Remote activation of cards is well known in the art. Often, a card will have a sticker on it that identifies a toll free telephone number that needs to be called to activate the card. In many cases, a separate mailing, having a personal identification number but not containing the card, is sent. A person wishing to activate the card would call the toll free number, and be presented with a live operator, or, increasingly, an interactive voice recording system (IVR), which, through a series of prompts, would allow said person to identify themselves (for example, by entry of the personal identification number on the keypad, some other form of identification, or by confirming the telephone number of the person through a call display system). IVRs are known in the art, both utilizing touch tone data entry and voice recognition.

In another embodiment, the activation of the card can occur through an internet site, which prompts for the same or similar information, and activates the card.

A unique feature of the invention is that, as part of the activation process, the prize winner is “given the opportunity” to donate to the charity. Since the prize winner must, in certain embodiments, activate the card in order to spend their winnings, the prize winner is a captive audience—they must, at the very least, consider whether they wish that a part of their winnings to be donated back to the charity. The prize winner, at the moment of activating their card, is typically in the perfect mood and cognitive state for solicitation of a charitable donation: the prize winner has suddenly and unexpectedly received a windfall of cash, and is feeling generally favorable towards the specific charity making the request, since they have just won money from the charity. In addition, the prize winner is, by default, a previous donator to the charity, since they have (at the very least) purchased a lottery ticket from the charity. It is thus expected that a larger percentage of prize winners will donate some of their winnings back to the charity if they are prompted to do so upon card activation.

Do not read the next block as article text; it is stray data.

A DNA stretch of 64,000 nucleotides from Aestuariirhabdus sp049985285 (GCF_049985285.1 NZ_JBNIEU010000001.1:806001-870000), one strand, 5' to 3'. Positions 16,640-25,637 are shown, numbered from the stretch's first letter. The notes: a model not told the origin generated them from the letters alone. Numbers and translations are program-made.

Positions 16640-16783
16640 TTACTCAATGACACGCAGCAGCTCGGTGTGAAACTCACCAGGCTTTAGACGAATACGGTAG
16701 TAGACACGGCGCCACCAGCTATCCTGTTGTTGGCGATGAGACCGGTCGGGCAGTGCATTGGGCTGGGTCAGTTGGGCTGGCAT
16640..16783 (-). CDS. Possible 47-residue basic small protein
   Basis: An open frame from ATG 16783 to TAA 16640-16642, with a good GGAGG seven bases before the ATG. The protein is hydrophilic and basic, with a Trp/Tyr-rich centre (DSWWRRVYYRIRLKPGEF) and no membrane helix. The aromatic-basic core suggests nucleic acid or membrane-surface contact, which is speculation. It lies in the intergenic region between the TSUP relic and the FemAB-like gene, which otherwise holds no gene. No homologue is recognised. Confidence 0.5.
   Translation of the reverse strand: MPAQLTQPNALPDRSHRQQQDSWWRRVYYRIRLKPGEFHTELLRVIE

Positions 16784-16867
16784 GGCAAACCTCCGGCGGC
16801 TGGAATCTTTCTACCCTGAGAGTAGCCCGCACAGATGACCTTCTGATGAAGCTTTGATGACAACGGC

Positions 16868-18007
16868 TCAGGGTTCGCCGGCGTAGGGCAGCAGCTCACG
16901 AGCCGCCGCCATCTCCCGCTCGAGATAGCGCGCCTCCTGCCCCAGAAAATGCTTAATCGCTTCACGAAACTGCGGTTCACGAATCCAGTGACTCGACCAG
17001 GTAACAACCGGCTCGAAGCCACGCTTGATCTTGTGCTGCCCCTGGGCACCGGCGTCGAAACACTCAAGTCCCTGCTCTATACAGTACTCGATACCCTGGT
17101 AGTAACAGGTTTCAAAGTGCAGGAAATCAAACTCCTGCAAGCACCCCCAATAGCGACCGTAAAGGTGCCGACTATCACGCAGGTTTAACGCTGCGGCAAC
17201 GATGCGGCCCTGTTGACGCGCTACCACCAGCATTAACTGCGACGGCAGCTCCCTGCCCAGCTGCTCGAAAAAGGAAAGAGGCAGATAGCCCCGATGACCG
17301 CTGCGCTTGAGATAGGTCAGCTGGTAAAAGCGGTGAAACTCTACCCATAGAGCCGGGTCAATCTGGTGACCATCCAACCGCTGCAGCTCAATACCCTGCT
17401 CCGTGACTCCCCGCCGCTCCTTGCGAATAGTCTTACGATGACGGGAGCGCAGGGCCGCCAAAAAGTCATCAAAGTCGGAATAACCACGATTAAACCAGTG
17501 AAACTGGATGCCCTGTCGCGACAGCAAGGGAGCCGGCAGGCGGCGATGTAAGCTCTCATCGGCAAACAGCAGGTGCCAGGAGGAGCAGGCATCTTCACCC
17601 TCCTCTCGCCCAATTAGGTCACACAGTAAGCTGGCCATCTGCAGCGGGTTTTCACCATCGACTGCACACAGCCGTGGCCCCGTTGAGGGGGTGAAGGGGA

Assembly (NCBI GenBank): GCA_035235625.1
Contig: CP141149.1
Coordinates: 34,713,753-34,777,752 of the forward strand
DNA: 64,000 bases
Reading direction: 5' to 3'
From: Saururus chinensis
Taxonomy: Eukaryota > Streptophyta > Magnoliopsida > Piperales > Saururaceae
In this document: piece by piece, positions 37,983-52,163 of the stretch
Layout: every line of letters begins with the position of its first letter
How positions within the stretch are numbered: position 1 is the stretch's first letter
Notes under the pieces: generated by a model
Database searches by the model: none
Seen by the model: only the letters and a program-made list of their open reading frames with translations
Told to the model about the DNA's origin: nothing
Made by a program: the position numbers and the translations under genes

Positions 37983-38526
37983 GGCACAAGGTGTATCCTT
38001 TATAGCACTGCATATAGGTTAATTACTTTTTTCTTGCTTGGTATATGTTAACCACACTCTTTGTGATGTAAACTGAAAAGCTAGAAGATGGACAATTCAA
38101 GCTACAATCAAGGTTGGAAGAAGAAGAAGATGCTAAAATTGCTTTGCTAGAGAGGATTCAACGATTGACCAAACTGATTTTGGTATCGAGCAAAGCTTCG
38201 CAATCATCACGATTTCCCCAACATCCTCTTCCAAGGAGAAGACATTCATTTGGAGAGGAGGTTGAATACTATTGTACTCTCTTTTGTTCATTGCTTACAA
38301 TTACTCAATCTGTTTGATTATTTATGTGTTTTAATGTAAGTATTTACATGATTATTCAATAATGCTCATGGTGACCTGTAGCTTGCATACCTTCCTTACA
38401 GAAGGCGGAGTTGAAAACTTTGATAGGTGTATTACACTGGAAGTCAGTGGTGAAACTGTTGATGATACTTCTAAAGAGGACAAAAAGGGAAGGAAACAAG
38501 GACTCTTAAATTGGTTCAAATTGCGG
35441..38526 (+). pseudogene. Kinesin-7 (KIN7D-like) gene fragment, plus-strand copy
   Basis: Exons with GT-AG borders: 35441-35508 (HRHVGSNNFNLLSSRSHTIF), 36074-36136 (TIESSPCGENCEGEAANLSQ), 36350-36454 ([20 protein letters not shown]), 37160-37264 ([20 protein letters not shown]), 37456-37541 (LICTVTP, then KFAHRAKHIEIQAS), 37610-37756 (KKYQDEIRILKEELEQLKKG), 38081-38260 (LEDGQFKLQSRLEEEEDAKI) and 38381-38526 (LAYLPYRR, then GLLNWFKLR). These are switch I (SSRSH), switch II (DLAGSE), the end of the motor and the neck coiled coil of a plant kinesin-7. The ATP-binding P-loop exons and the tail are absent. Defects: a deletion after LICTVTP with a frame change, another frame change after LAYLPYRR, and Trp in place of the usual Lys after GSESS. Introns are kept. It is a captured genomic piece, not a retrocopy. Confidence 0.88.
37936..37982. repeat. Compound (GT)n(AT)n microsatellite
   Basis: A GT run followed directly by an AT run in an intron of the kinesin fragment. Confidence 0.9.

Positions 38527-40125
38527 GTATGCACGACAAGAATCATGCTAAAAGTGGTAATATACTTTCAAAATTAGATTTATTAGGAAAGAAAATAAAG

One embodiment of the invention is the process exemplified in the flow chart of FIG. 1. A plurality of users purchase one or more lottery ticket(s) (20). Each of these tickets has a chance of winning a prize. The lottery tickets are checked to determine whether a prize is won (22). As is the nature of a lottery, many of these tickets do not win a prize, in which case the ticket has no value, and the flow chart ends. If a prize is won, the system determines whether the prize is a cash prize or a prize that is convertible to a cash prize (24). If the prize is not a cash prize, the flow chart ends, and the user is given their non-cash prize (such as an automobile or a home) in a different process. If the prize is a cash prize, or a prize that is convertible to a cash value and the user elects to receive the cash value (process not shown), the user is issued a prepaid card (26). The user activates the card (28).

The card activation can be done in person, for example, if a charity auction is at a charity event at which the user is attending, and the draw for the auction winner is at the event, the winner can obtain, and activate, the card by meeting with a lottery representative, who validates or checks the ticket, issues the card (26), and asks the user to make a donation (30) (and optionally activates or fills out forms to activate the card and load the card with the cash value (34, 36). The lottery representative may also issue a receipt for the donation amount (38) if and when appropriate.